Thank you for the opportunity to review the subject report. We offer the following comments.

Recommendation 1

We recommend SSA:

 “consider revising its software approval policy to clearly indicate that software authorized by the
local manager must first go through a central management focal point, such as the OCIO, as part
of the waiver approval process. ”

Response

We agree. As you discuss in footnote 22, we recently restructured the Office of the Chief
Information Officer (OCIO) and it now includes the Office of Electronic Information Exchange
(OEIE). OEIE retains many systems security responsibilities. We believe that by incorporating
OEIO into the OCIO, we have moved towards some degree of centralization.

Recommendation 2

We recommend SSA:

“issue periodic reminders to employees and contractors concerning the Agency’s software
approval and monitoring policy.”

Response

We agree. In July 2010, we issued a reminder that the installation and the use of unauthorized
software is prohibited.

Recommendation 3

We recommend SSA:

 “enforce its software approval and monitoring policy by taking disciplinary action, where
appropriate, for installing unauthorized software on Agency computers.”

Response

We agree. We will take disciplinary action if appropriate when an employee consciously installs
unapproved software. If someone does so unknowingly, however, disciplinary action is probably
unwarranted. In the two incidents OIG describe where the software contained Trojan horses, pg.
5, 2nd full paragraph, it does appear employees downloaded unauthorized software onto their



                                               C-2

workstations. For the remaining cases, employees did so unwittingly, and we do not believe
disciplinary action was warranted.

Malware is usually hidden, and often users are unaware that unauthorized software is being
installed on their computer. It is inappropriate to discipline someone in most of these situations.
We must judge each case on its own merits and take action accordingly.

Recommendation 4

We recommend SSA:

“have all software monitoring directed by OTSO with implementation by local managers.”

Response

We agree. The Office of Telecommunications and Systems Operations (OTSO) should have
responsibility for monitoring infrastructure; however, we will not eliminate monitoring by local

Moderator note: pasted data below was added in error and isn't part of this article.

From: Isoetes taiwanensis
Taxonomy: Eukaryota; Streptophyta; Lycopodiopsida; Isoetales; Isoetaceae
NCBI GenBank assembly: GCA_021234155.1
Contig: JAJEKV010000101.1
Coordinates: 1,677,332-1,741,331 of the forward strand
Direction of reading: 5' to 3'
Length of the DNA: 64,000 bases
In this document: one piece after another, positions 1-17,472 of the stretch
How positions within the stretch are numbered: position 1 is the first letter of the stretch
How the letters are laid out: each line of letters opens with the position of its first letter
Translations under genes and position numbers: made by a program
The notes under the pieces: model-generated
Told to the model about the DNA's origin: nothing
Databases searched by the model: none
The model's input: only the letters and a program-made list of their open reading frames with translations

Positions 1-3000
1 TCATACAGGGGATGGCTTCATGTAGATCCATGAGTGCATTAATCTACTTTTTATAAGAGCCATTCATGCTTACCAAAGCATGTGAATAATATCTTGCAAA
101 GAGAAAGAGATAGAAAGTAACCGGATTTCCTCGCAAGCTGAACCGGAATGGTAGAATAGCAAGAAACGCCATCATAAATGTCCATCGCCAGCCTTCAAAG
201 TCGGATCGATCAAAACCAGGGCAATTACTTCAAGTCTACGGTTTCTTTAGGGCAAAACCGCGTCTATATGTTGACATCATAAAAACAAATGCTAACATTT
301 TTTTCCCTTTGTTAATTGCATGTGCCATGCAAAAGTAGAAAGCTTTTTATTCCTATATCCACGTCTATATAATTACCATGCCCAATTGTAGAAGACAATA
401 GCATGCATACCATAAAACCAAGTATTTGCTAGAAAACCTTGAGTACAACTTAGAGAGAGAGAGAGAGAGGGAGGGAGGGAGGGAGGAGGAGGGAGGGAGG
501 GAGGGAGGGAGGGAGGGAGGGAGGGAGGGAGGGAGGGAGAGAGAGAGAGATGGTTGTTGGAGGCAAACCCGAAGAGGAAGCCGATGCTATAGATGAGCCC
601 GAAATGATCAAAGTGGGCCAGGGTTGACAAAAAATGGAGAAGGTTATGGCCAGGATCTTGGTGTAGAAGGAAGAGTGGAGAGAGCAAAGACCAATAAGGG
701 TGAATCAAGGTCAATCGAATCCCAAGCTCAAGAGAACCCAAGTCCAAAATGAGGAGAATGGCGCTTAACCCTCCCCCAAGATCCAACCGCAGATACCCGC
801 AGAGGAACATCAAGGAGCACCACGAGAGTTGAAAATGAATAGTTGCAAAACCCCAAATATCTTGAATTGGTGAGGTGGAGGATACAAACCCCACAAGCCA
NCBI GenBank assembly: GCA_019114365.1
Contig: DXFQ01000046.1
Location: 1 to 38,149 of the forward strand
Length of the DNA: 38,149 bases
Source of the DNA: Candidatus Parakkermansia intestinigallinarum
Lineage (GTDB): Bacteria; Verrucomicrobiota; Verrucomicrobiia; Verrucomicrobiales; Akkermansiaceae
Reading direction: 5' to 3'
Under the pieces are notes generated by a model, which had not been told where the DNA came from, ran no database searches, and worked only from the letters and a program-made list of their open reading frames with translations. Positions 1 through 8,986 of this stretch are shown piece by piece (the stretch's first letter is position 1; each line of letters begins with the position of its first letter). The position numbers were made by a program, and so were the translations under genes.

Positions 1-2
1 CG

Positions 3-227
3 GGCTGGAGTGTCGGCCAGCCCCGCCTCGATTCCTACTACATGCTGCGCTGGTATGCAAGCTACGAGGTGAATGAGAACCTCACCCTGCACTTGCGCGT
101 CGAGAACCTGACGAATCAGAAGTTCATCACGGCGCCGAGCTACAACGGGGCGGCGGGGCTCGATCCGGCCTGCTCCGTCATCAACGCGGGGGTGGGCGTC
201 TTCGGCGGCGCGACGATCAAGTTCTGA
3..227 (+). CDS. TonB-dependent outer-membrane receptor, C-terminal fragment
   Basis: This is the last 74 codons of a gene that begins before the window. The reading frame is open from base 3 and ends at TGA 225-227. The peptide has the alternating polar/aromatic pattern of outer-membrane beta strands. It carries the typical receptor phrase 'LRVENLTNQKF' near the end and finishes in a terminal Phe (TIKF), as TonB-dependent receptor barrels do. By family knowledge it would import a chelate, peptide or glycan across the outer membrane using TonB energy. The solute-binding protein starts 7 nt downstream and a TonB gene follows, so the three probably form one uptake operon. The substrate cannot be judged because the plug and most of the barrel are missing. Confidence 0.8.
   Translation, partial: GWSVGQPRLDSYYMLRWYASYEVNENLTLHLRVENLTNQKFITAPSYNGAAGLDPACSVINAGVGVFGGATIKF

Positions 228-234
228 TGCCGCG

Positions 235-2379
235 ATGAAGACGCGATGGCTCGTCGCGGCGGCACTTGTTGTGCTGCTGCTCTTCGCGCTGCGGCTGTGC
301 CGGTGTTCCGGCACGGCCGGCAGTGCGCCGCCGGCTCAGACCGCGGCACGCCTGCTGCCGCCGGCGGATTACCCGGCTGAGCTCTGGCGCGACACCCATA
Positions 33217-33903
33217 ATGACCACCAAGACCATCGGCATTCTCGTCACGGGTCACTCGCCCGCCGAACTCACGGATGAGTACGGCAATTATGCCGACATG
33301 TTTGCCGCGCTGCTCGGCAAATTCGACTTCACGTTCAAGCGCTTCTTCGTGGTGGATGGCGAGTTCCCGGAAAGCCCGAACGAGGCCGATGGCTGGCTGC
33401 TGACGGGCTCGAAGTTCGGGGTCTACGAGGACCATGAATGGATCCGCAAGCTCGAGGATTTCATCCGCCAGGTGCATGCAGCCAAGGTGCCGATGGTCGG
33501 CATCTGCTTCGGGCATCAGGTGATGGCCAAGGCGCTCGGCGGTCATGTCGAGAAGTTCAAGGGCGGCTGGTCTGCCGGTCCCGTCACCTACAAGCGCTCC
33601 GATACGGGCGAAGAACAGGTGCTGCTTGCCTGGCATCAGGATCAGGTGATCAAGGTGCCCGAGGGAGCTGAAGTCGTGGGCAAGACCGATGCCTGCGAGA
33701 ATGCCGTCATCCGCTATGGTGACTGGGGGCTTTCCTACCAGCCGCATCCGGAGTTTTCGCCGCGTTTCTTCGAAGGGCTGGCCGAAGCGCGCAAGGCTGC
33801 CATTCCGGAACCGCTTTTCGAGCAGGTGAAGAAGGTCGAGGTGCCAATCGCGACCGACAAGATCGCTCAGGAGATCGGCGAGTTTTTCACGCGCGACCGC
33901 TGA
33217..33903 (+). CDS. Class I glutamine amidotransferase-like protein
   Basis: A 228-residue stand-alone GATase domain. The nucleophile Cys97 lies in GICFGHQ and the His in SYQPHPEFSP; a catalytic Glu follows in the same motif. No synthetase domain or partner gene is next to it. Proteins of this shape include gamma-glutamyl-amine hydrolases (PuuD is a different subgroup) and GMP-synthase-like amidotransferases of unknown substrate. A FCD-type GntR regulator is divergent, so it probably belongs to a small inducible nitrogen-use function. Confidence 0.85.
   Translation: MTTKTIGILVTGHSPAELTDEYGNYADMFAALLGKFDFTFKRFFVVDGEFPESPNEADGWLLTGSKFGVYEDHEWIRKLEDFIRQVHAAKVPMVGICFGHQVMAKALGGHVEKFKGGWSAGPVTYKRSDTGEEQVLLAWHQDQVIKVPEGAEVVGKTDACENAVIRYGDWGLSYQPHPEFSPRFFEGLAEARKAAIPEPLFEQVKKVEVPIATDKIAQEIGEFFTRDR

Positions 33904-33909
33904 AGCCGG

managers. We consider local managers as key in the oversight process.

Recommendation 5

We recommend SSA:

“obtain electronic tools to inventory all types of software on Agency computers and prevent
unauthorized software from being installed.”

Response

We agree that non-standard software may adversely affect agency operations. We will
reevaluate our current policies and procedures for approving and monitoring software usage. We
will also assess our current technical capabilities and identify any technology gaps.

Even with possible changes to our policies, local managers and security officers will continue to
play an important role in the process and will actively participate in the approval and registration
of local or non-standard software. In addition, component security staffs will continue to provide
local guidance and oversight on the use of non-standard software. To enforce our policies, we
must rely on component managers and security staffs. While we regularly scan our workstations
and remove known malware, local managers and security officers within each component must
continue their active role in the approval and oversight processes. We will maintain our efforts
to prevent the introduction of malicious or destructive software onto our workstations. At the
same time, we will weigh the requirements of local managers and security officers within each
component and make sure they have access to the non-standard software they need to do their
work.




                                                C-3

                                                                     Appendix D

OIG Contacts and Staff Acknowledgments
OIG Contacts

   Brian Karpe, Director, Information Technology Audit Division

   Mary Ellen Moyer, Audit Manager

Acknowledgments

In addition to those named above:

   Cheryl Dailey, Auditor-in-Charge

For additional copies of this report, please visit our Website at
www.socialsecurity.gov/oig or contact the Office of the Inspector General’s Public
Affairs Staff Assistant at (410) 965-4518. Refer to Common Identification Number
A-14-10-21082.
                            DISTRIBUTION SCHEDULE

Commissioner of Social Security